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Education, manufacturing and tourism are key growth drivers, says CEO of JG Summit



Education, manufacturing and tourism are key growth drivers, says CEO of JG Summit

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By means of Revin Mikhael D. Ochave, News reporter

THE PHILIPPINE GOVERNMENT AND PRIVATE The sector should leverage the potential of education, manufacturing and tourism, which are critical to economic growth, the CEO of JG Summit Holdings, Inc. said. Wednesday.

The state should serve as a “key enabler” by simplifying the cost and ease of doing business, while private companies must continue to invest, create jobs and wealth to improve lives, said JG Summit President and Chief Executive Officer (CEO) Lance Y. Gokongwei said in a speech on Business‘s economic forum in Taguig City.

“Underlying these three critical areas is of course the importance of both physical and technological infrastructure that will support and further accelerate the growth of our human capital, manufacturing and tourism sectors,” he added.

Mr. Gokongwei said young Filipinos must have skills that will help them keep pace with an economy driven by technology, while teachers need to be upskilled and retrained in science, technology, engineering and mathematics.

He added that with an adequately equipped workforce, government and business “conFsimilarly trying to convince global capital to pitch their tents in our country based on the undeniable resources we possessFfer.”

Mr Gokongwei said revitalizing the manufacturing sector would also boost the economy.

“Our industrialization depends on the government and the private sector jointly identifying and agreeing on the manufacturing industries we need to develop, supported by enabling policies and incentives,” he said.

The drive to become a manufacturing economy also depends on the country’s ability to equip its workforce to meet the demands of the emerging industrial and technological landscape.

Mr. Gokongwei added that both direct and indirect tourism revenues should be part of the Philippines’ economic growth plans.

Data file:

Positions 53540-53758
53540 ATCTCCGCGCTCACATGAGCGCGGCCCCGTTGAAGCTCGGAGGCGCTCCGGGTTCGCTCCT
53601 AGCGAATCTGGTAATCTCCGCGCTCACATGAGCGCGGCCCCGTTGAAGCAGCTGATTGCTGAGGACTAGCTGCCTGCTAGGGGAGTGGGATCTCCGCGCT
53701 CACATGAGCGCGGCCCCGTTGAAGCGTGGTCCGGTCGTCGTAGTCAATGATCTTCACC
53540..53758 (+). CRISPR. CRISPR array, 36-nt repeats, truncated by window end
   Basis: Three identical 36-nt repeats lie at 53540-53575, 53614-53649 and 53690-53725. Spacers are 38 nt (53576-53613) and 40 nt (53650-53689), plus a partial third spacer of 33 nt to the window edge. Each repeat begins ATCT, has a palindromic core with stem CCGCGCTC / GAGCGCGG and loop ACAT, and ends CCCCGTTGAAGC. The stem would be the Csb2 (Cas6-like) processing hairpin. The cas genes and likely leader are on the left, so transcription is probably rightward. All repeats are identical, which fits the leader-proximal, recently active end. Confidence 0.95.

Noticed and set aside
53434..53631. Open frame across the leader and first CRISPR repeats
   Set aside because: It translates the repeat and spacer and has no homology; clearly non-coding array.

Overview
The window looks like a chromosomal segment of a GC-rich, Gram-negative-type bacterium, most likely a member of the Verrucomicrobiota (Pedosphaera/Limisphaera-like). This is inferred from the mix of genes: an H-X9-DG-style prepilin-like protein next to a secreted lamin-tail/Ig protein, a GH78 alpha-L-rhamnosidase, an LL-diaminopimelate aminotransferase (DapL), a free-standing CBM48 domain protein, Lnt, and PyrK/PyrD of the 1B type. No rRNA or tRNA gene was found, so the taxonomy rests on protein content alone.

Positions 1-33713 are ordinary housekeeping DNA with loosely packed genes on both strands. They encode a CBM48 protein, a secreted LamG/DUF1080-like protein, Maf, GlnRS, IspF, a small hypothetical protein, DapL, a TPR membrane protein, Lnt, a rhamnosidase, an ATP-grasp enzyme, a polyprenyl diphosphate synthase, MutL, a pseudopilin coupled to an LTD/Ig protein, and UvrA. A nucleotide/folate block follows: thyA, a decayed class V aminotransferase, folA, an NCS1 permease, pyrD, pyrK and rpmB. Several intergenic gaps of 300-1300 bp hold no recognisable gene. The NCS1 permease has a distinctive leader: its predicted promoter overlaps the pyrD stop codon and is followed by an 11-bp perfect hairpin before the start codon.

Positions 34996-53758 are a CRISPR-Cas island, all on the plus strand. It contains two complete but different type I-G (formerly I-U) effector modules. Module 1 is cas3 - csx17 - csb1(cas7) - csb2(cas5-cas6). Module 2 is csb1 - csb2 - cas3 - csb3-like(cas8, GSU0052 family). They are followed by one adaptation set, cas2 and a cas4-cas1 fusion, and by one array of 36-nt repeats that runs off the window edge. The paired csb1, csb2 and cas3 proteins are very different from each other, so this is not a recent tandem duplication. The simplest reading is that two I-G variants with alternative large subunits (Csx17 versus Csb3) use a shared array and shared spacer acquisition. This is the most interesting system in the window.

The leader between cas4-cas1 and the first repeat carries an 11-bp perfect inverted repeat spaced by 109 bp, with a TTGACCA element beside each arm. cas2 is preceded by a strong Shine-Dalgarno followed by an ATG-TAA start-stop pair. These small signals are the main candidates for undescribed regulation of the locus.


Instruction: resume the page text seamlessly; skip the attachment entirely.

“Our natural wonders, our kind-hearted people and our ideal location – these are the perfect ingredients to make us a tourism powerhouse with a significant contribution to our gross domestic product,” he said.

The Philippine economic outlook remained bright despite the risks and challenges, National Economic and Development Authority Secretary Arsenio M. Balisacan said in a separate address at the forum.

“The outlook for the Philippines remains bright and amid current projections we are working hard to maintain it our foundations are sounding,” he said.

“Despite some of the greatest challenges we have ever faced, we remain committed to achieving our short-term goals. We aim for no less than socio-economic transformation in the medium term,” he added.

Mr. Balisacan cited the need to make economic growth more inclusive as poverty statistics have improved in recent years.

“We need to improve access to quality employment and market opportunities, strengthen social protection, reduce poverty to single digit levels and improve the overall quality of life,” he said.

The economy grew 5.7% in the first quarter, slower than expected and below the state’s 6-7% target for the year.

George I. Royeca, CEO of mobile motorcycle app Angkas, said informal workers can contribute a lot to the economy.

“The challenge for us is how to create a platform for informal workers, how to provide financial services and how to increase financial literacy,” he told the forum. “I really hope that we can boost the informal sector and make it really flourish.”

He added that the country needs to adopt innovative strategies in various industries.

Vice President Emmanuel L. Estrada of Globe Telecom, Inc. said it is necessary to bridge the digital divide.

“Digital connectivity has now become fundamental to economic progress,” he said at the forum. “We need not just connectivity, but universal and meaningful connectivity.”

Jesus C. Romero, chief operations officer and senior executive vice president at Converge ICT Solutions, Inc., said the local broadband industry still has a lot of work to do to increase capacity and reduce costs.

“There is no one-size-fits-all internet for all situations,” he told the forum. “There will be people who are better off with mobile and people who are better off with fiber.”

Miguel G. Belmonte, president and CEO of BusinessWorld Publishing Corp., said public-private coordination is needed to attract investment and create more jobs.

“What strikes me about these growth engines is the inspiring synergy between the government and the private sector, which is a key driving force for the country in driving investment, innovation and job creation,” he said.

“The private sector employs more than 60% of the workforce and contributes a major share to the Philippine GDP,” Mr. Belmonte said. “With crucial industries such as energy, telecommunications and infrastructure having given enormous potential to the private sector, the opportunities for the country are truly bright.”